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My best teacher

Politics had a tremendous effect on my school work. I didn't bother because it didn't seem to be relevant to anything I was interested in.

I was slightly awkward as a girl; thoughtful, a big reader, curious, not particularly sporty and a bit of a loner. When I was 14 or 15 I got very interested in disarmament, poverty and Third World debt. It was a time when society was very politicised, and it seemed that every Saturday you went out and carried a banner for one thing or another. It had a tremendous effect on my school work in that I didn't bother because it didn't seem to be relevant to anything I was interested in. At A-level I got a B in English and Es in history and geography.

History at school was unbelievably boring, so when I went to Sussex University I read English. But I switched to history after I met a brilliant teacher, Maurice Hutt. He was idiosyncratic and irascible and had no toleration of fools. He came into a seminar one day, picked up an ashtray and threw it across the room. It hit the wall and broke and everyone was absolutely terrified; we all thought he was making some kind of anti-smoking protest. Then he picked up another one and threw it against the other wall and it didn't break. He said: "What do you learn from that? History doesn't repeat itself."

What he cared about was making you think. But he could be irritating. We went to a conference once and he made this speech about how women in the French revolution were there to take the sans-culottes their lunch. He knew that it would kick off a passionate debate about the role of women in the revolution. He absolutely switched me on to history.

After Sussex, where everyone was on first-name terms, and it was free and easy, Edinburgh was much more formal. When I met my supervisor, Geoffrey Carnall, he addressed me as Miss Gregory. I was stunned; no one had called me that before.

Geoffrey's specialism was 18th-century literature and I felt very early on that I would never know as much as he knew. Even if I was to work as hard as I could he would carry on reading so he would always be that bit more knowledgeable. I've never asked him anything that he didn't know something about.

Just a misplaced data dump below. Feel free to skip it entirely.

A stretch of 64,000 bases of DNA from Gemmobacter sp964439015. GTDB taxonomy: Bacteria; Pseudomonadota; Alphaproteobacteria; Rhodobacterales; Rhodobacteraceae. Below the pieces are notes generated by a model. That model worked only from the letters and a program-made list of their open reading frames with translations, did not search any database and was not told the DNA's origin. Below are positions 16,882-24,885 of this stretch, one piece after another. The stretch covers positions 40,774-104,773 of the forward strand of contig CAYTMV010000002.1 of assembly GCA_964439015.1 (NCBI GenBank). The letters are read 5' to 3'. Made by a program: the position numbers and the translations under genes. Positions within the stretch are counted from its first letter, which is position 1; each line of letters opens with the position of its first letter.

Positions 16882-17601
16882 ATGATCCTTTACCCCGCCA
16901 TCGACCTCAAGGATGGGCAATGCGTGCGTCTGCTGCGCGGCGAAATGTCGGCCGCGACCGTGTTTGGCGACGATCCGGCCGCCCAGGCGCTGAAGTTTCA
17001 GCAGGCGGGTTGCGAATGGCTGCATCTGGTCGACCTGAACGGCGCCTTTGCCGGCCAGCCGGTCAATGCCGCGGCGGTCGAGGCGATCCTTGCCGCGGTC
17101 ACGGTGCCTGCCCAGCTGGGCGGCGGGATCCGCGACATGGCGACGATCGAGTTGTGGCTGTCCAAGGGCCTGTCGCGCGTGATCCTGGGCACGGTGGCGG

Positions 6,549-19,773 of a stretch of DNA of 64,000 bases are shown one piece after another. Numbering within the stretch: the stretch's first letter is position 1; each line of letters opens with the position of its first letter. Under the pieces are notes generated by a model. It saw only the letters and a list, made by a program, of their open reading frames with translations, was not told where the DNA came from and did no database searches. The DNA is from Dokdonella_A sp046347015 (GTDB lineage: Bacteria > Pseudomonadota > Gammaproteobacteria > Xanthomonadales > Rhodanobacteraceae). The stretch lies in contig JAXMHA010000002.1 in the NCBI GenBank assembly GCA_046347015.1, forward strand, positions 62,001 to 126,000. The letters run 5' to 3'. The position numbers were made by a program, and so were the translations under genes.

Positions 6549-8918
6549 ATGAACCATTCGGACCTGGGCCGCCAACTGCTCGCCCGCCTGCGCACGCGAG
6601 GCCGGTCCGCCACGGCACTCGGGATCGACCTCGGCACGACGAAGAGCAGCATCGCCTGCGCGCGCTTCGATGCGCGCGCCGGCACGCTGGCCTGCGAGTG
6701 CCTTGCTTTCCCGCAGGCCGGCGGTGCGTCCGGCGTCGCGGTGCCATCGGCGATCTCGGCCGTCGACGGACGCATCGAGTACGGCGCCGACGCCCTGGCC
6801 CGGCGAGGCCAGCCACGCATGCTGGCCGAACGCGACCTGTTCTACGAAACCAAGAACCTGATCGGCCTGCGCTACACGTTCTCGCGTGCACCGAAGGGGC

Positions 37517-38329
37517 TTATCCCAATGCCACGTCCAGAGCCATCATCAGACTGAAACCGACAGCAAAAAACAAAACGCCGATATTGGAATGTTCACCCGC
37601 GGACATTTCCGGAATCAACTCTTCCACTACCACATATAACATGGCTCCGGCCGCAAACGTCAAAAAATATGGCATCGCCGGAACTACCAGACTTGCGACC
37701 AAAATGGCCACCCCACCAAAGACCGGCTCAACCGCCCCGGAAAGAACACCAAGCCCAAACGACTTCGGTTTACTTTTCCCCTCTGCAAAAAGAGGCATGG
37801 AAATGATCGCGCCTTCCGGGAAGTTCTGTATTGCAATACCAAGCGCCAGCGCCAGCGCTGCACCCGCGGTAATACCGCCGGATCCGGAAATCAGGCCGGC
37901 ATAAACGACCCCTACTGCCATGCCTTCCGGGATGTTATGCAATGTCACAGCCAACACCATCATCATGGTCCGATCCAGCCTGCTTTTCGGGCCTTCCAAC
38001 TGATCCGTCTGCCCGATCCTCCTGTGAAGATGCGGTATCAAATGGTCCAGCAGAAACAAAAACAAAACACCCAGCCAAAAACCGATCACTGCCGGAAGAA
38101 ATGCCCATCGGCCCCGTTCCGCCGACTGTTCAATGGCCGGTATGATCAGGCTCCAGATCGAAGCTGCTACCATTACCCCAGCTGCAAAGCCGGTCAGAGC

Geoffrey is a Quaker and a pacifist and very restrained, whereas I'm more outgoing. But we had a scholarly meeting of minds.

For my thesis I embarked on an arduous project to find out what was the most popular novel in the 18th century. The way to find out was to research all the library catalogues. That looked easy because there were only eight surviving. In the course of doing the research I found many more than anyone had known existed. By the end of the thesis I had unearthed 27.

Years later Geoffrey said, "We could have given you the PhD for that." I said "Why didn't you?", and he said, "I thought it would be interesting to see what you did with it." He's a hard taskmaster.

My intention was to be a historian and academic. In my third year I had a baby and while I was figuring out what to do I started to write Wideacre. I sent three chapters and a synopsis to a few publishers and one wrote back and said, "This is fantastic, write more." She auctioned it and it became phenomenally successful. And then I became a novelist.

When I'm researching a book I read everything I can about the period and then go on an academic safari to the key places. It's a two-year process. I love doing research. The thoroughness and discipline of doing it to an academic standard is something Geoffrey taught me. If I'm having trouble with a book I'll send it to him and he'll return it with comments. He's just as difficult to work for now.

My daughter is now 22 and doing her masters in psychology at Edinburgh. She didn't have anywhere to live so she stayed with Geoffrey for a fortnight.

It's lovely how everything has come full circle and how long the relationship has lasted.


1954 Born in Kenya

1958 Moves to Bristol.Attends Duncan House school and Colston's girls'


1971 Studies journalism at Cardiff University. Works her apprenticeship at The News, Portsmouth

1974 History degree at Sussex University

1978 Reporter for BBC Radio Solent

1980 Gains PhD at Edinburgh University

1986 First historical novel, Wideacre, published

1996 A Respectable Trade, about slave industry in Bristol, published.

Adapted for four-part BBC series in 1998

2002 The OtherBoleyn Girl published and adapted by the BBC

October 2004 Latest novel, The Virgin's Lover, published by Harper Collins (pound;17.99)

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